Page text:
Are holes starting to appear in the accounts of the two rescued Hawaiian sailors?
People are beginning to question Jennifer Appel and Tasha Fuiava's testimonies of their harrowing rescue following 5 months being lost at sea.
The U.S. Coast Guard has stated that in their review of the event, it was discovered that their boat was equipped with an Emergency Position Indicating Radio Beacon (EPIRB).
Curiously, the two mariners never turned it on once they got marooned.
Appel and Fuiava claimed that they had six communication devices with them once they embarked, but they all died at about the same time.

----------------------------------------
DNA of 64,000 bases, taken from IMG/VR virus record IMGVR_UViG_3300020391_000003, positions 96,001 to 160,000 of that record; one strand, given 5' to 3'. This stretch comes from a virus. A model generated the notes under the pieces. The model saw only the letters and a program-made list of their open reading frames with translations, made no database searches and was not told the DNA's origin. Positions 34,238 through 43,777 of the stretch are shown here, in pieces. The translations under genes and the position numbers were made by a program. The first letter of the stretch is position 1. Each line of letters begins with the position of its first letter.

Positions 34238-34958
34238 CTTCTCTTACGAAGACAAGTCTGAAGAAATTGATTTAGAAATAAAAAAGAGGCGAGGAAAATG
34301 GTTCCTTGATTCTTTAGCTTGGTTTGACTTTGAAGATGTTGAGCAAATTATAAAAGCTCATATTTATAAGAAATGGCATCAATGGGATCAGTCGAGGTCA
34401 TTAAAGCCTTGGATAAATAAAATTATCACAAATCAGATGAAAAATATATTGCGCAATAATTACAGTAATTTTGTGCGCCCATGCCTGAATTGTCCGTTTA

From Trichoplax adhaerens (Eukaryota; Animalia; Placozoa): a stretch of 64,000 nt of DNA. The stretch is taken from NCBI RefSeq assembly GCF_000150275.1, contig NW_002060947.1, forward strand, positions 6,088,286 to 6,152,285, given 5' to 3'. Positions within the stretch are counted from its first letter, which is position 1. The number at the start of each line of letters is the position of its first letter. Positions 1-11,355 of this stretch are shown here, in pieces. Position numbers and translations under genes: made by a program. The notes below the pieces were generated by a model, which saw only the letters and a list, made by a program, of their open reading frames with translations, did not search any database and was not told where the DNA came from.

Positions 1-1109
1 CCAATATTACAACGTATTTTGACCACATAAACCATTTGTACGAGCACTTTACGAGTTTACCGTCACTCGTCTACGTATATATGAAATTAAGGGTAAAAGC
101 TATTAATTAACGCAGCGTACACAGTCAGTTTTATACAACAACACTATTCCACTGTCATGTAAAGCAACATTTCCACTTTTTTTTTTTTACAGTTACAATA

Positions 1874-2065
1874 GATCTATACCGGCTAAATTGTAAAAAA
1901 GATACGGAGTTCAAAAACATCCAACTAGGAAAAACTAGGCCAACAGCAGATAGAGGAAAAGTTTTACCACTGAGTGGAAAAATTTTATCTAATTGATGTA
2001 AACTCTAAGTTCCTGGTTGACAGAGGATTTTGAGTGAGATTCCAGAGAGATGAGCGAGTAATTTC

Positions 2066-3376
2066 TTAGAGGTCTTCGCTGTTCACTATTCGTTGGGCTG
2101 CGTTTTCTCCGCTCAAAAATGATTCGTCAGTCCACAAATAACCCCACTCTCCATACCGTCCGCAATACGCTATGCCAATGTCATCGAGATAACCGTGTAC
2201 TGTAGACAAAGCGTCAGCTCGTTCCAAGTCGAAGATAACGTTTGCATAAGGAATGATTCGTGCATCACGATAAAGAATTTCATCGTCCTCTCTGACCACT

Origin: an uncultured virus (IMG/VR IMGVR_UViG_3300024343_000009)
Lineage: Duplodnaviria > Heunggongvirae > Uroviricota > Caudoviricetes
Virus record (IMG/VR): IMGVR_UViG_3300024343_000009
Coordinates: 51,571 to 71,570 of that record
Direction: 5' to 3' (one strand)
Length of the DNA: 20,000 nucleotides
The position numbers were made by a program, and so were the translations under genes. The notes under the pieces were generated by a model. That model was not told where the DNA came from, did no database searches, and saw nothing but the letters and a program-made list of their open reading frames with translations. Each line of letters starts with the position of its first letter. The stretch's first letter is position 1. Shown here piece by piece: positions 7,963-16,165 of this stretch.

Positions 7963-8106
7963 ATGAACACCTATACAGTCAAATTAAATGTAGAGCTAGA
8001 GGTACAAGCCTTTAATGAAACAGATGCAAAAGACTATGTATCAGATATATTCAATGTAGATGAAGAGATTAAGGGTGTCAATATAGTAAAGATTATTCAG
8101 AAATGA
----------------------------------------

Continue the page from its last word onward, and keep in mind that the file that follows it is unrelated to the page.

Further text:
However, the EPIRB should have still been functional.
Retired Coast Guard officer Phillip R. Johnson spoke with the Associated Press to explain about the EPIRB, but also questioning the possibility that it wasn't usable during the five-month ordeal:
"If the thing was operational and it was turned on, a signal should have been received very, very quickly that this vessel was in distress...Failures are really rare...I've never heard of all that stuff going out at the same time." - Retired Coast Guard Officer Phillip R. Johnson
Watch the footage of the moment Jennifer Appel and Tasha Fuiva (and their dog) were rescued:
Read more about the new-found inconsistencies at the LA Times